Some Fine Day - Kat Ross
Originally Reviewed: January 3, 2015
On page 137 I read a line where she’s wondering “Is it possible to have a midlife crisis at the age of sixteen?”
WOAH. She’s only 16? I completely forgot. The way she talked and acted, I thought she was about to graduate from a post-secondary military academy.
On page 199, it gets even better – because she’s sixteen.
“If I wanted to kill you right now with my bare hands, I could do it in a dozen different ways. Some fast, some slow. Some real slow.”
Sixteen. Sixteen years old, and this is what her dystopian society has turned her into. Then they wonder why she’s trying to *spoiler so I’m not finishing that sentence.*
There may not be any specific enemy in this book, but I’ll be damned if Ross didn’t give me a thoroughly hateable enemy in Raven Rock. If you have an enemy, they need to be hateable.
The fact that Jansin, the heroine, is only sixteen largely escapes me for perhaps 2/3 of the book. She doesn’t act like she’s a teenager. She’s not the only one. Her eventual love-interest, Will, is only a year older than she is and yet I keep thinking he’s in his late 20’s. I have a really hard time noting this as YA, except if it wasn’t YA there would have been a lot more happening between Jansin and Will than there was.
So, what exactly happened? I’d say about a generation ago (when the parents in this society were little and the “grandparents” were parents) we have an event similar to what you’d find in The Day After Tomorrow (I’m a sucker for end of the world movies, what can I say?). Massive, massive storms, though they don’t just freeze and die out in one hemisphere like the movie. Nope. They just charge right across the continents, causing massive flooding, scouring trees and even grass from the earth, and ending society as we know it.
A fraction of the population escapes underground. Future generations are taught that it was perfectly planned and executed. Heroes were born, and society saved. Except they left out the part about how many people were left to die on the surface, which Jansin finds out in the worst possible way.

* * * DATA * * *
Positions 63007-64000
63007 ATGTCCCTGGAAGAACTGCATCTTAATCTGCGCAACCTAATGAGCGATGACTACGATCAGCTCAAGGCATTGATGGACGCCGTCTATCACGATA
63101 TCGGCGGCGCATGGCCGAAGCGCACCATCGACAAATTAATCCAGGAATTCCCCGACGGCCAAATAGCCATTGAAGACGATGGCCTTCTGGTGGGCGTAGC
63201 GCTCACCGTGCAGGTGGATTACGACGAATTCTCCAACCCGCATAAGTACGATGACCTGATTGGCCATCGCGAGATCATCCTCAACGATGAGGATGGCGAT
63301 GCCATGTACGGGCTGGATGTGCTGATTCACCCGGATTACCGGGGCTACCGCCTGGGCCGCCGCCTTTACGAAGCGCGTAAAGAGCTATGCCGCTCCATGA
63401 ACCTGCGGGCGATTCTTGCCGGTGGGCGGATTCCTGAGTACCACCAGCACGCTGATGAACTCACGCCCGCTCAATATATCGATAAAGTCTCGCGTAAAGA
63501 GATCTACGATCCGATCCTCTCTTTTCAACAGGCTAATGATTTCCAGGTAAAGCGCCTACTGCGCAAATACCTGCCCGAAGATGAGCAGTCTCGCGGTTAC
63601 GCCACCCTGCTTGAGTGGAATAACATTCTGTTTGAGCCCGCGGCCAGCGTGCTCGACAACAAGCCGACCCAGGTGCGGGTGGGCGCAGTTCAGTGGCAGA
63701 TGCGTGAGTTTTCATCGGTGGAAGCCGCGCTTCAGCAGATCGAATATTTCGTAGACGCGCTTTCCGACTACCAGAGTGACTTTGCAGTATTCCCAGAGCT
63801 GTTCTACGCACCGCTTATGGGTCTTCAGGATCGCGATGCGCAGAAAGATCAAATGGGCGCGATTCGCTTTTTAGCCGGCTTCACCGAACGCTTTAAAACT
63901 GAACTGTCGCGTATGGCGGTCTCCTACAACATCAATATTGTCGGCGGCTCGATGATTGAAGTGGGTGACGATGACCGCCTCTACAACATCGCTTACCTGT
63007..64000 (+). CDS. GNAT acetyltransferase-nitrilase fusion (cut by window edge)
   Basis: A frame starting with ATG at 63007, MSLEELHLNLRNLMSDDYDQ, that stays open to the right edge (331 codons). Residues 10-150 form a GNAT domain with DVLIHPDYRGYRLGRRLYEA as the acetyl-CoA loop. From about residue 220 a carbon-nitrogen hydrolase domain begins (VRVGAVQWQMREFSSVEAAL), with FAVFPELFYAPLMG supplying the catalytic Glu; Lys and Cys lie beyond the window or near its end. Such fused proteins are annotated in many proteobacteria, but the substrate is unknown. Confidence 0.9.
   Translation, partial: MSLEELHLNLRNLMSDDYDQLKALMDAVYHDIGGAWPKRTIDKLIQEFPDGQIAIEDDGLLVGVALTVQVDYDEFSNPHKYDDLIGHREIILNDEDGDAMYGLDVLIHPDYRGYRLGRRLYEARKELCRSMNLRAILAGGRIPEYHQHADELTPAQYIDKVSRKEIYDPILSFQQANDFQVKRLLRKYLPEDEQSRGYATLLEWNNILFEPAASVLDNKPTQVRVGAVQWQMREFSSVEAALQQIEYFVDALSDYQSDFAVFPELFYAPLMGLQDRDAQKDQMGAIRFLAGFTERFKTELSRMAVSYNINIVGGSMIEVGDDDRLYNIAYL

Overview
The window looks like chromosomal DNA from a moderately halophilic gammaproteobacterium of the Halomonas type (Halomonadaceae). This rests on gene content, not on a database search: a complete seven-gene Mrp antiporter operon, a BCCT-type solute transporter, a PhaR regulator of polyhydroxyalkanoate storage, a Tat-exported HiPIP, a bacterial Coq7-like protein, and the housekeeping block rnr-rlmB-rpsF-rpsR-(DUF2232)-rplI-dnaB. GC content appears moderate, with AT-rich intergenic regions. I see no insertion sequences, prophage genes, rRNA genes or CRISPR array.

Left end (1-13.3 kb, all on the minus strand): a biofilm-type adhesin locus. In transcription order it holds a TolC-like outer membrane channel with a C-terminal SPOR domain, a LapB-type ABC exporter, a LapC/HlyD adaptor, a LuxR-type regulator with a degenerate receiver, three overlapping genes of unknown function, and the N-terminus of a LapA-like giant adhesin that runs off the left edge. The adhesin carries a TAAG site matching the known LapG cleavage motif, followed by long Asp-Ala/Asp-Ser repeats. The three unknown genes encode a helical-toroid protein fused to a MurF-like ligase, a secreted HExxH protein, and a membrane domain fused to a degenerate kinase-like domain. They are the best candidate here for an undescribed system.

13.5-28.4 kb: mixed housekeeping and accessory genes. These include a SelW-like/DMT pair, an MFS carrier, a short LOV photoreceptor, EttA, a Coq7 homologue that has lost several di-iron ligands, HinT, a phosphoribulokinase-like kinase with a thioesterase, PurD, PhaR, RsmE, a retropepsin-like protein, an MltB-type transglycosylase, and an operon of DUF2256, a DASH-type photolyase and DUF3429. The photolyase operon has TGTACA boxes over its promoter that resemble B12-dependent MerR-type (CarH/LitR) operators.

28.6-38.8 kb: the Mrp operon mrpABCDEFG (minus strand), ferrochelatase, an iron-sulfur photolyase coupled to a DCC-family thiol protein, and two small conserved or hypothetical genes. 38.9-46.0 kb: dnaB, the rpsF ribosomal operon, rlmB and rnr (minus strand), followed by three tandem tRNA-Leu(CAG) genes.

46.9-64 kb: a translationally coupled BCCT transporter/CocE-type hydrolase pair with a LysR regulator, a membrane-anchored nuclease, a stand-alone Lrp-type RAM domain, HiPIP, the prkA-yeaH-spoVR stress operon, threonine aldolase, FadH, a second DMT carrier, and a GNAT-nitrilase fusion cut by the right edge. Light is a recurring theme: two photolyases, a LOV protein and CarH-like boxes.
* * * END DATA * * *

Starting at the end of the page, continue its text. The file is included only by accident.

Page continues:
On a vacation to the surface, she gets kidnapped. By humans.
She learns a lot about what things were like before the “descent”. She learns a lot about surviving, and about living, and about what the “real world” is like. She begins to question whether or not she would want to return underground.
She begins to question whether or not she would have the choice, once the militia from Raven Rock found her.
It is so hard to go into what makes this book special without spoilers. I know I’ve bashed YA novels before about their kids being unrealistic in the way they react to danger and their lives getting tossed around, but Ross handled things splendidly. You don’t spend almost 10 of your most formative years in a military academy to learn to freak out when crap hits the fan. No, you learn to breathe, to analyze, to act based on your desired outcome and not what’s currently raining down on you.
Jansin struggles of course. She goes through a massive trauma and it’s only 2 months before everybody decides she’s had enough time to recover and expect her to move on. Ain’t that just like an adult? She may have been trained for combat and all sorts of other things, but she’s still 16 years old and suffering from post-traumatic stress. Jansin deals in the only way she knows how – the way the military taught her – which really sets things up for a potentially explosive ending. The whole time everybody things she’s fine and has recovered, she’s questioning everything she was ever taught.
On the ending…
This has probably been one of the best YA dystopian society/post apocalyptic books I’ve read, but the ending was a HUGE let-down! So much of a let-down that I would have given this book 5 stars if only the ending wasn’t so damned anti-climactic. I want to know what happens to Raven Rock, and who’s where, and what was found… there’s so much I was left wanting to know. If this was obviously a book that was part of a series or a collection, it wouldn’t be so bad – the answers must be coming somewhere, right? But it’s not, so where are the answers?